Rhabdomyosarcoma

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Early Detection, Diagnosis, and Staging TOPICS

Can rhabdomyosarcoma be found early?

At this time, there are no widely recommended screening tests for rhabdomyosarcoma (RMS). (Screening is testing for a disease such as cancer in people who don’t have any symptoms.)

Still, RMS often causes symptoms that allow it to be found before it has spread to other parts of the body. For example, small tumors that start in the muscles behind the eye often make the eye bulge. Tumors in the nasal cavity often cause nasal congestion, nosebleeds, or bloody mucus. When small lumps form near the surface of the body, children or their parents often see or feel them.

Many cases of RMS start in the bladder or other parts of the urinary tract and can cause trouble emptying the bladder or blood in the urine or in diapers. Tumors starting around the testicles in young boys can cause painless swelling that is often noticed early by a parent. In girls with RMS of the vagina, the tumor might cause bleeding or a mucus-like discharge from the vagina.

It can be harder to recognize tumors in the arms, legs, and trunks of older children because they often have pain or bumps from sports or play injuries.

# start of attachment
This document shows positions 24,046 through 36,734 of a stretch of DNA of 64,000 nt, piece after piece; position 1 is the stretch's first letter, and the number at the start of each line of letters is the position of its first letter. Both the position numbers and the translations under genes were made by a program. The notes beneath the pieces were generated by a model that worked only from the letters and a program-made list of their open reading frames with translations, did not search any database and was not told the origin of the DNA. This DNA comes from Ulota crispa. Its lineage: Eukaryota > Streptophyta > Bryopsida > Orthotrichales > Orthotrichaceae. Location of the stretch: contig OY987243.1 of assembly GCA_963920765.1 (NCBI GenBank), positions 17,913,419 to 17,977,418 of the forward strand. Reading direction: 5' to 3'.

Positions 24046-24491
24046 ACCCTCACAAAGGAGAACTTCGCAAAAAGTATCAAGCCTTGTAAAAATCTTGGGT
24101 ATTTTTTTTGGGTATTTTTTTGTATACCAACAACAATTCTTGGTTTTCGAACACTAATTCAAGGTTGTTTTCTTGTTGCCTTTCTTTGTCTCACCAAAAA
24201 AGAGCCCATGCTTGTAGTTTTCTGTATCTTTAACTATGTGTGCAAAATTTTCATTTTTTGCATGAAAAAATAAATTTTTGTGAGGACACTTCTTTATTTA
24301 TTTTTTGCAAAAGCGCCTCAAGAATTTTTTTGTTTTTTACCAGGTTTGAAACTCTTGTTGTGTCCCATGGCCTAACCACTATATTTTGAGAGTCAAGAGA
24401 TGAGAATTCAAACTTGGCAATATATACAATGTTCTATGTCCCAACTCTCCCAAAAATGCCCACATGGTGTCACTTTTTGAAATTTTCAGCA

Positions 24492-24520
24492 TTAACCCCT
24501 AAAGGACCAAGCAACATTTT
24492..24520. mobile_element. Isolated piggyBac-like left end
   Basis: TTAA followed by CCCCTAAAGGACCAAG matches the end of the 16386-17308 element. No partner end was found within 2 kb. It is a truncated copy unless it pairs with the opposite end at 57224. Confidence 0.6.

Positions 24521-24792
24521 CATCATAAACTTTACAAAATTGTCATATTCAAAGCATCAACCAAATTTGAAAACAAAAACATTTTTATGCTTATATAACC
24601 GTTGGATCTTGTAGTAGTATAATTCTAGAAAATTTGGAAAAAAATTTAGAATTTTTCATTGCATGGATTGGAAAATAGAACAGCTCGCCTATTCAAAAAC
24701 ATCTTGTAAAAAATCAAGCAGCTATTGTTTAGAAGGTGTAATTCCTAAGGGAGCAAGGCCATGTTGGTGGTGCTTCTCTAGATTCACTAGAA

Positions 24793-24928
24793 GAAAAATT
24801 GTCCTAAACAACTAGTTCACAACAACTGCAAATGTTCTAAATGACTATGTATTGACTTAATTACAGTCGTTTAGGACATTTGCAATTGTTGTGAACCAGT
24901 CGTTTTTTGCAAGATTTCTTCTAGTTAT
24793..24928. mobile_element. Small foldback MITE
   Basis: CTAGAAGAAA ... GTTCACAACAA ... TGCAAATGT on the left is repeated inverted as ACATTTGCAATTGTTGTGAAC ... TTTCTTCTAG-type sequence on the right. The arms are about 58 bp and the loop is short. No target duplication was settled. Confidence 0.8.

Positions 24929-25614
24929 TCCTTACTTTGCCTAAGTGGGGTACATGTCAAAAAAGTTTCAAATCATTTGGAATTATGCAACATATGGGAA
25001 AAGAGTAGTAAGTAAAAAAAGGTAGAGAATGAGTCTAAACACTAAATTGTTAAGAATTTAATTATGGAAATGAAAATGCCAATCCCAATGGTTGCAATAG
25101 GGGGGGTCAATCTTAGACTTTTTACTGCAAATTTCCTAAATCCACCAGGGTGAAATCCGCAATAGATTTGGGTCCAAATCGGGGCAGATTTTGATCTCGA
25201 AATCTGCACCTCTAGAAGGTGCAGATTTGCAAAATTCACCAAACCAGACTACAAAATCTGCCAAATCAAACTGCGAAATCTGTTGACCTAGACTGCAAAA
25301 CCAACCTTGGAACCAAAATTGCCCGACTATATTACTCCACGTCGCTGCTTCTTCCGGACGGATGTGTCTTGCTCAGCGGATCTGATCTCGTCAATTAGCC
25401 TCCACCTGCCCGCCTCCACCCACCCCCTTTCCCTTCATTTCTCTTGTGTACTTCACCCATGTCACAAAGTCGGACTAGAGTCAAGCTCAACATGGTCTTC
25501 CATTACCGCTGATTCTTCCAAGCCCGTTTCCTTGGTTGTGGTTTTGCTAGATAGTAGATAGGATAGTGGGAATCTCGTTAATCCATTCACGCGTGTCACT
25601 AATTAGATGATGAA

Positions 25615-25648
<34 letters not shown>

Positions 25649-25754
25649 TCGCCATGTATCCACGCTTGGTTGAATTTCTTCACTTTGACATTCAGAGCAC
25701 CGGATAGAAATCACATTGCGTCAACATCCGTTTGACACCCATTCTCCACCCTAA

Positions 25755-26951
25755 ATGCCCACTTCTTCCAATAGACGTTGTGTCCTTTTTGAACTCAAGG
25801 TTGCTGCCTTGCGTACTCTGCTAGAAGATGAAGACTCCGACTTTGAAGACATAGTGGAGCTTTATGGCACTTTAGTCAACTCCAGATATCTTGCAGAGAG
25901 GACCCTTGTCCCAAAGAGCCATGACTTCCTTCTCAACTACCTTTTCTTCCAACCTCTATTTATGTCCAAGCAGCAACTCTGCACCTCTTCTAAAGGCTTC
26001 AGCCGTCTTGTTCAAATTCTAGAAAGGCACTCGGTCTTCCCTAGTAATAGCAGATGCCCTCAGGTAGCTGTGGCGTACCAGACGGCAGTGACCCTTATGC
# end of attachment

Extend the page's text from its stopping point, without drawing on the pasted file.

There are many other causes of the symptoms above, and most of them are not serious, but it is important to have them checked by a doctor. This includes having your child’s doctor check out any pain, swelling, or lumps that grow quickly or don’t go away after a week or so.

About 1 in 3 of these cancers is found early enough so that all of the visible cancer can be removed completely by surgery. But even when this happens, very small tumors (which cannot be seen, felt, or detected by imaging tests) could already have spread to other parts of the body, which is why other treatments are needed as well.

Families known to carry inherited conditions that raise the risk of RMS (listed in “What are the risk factors for rhabdomyosarcoma?”) or that have several family members with cancer (particularly childhood cancers) should talk with their doctors about the possible need for more frequent checkups. It is not common for RMS to run in families, but close attention to possible early signs of cancer might help find it early, when treatment is most likely to be successful.


Last Medical Review: 11/20/2014
Last Revised: 11/21/2014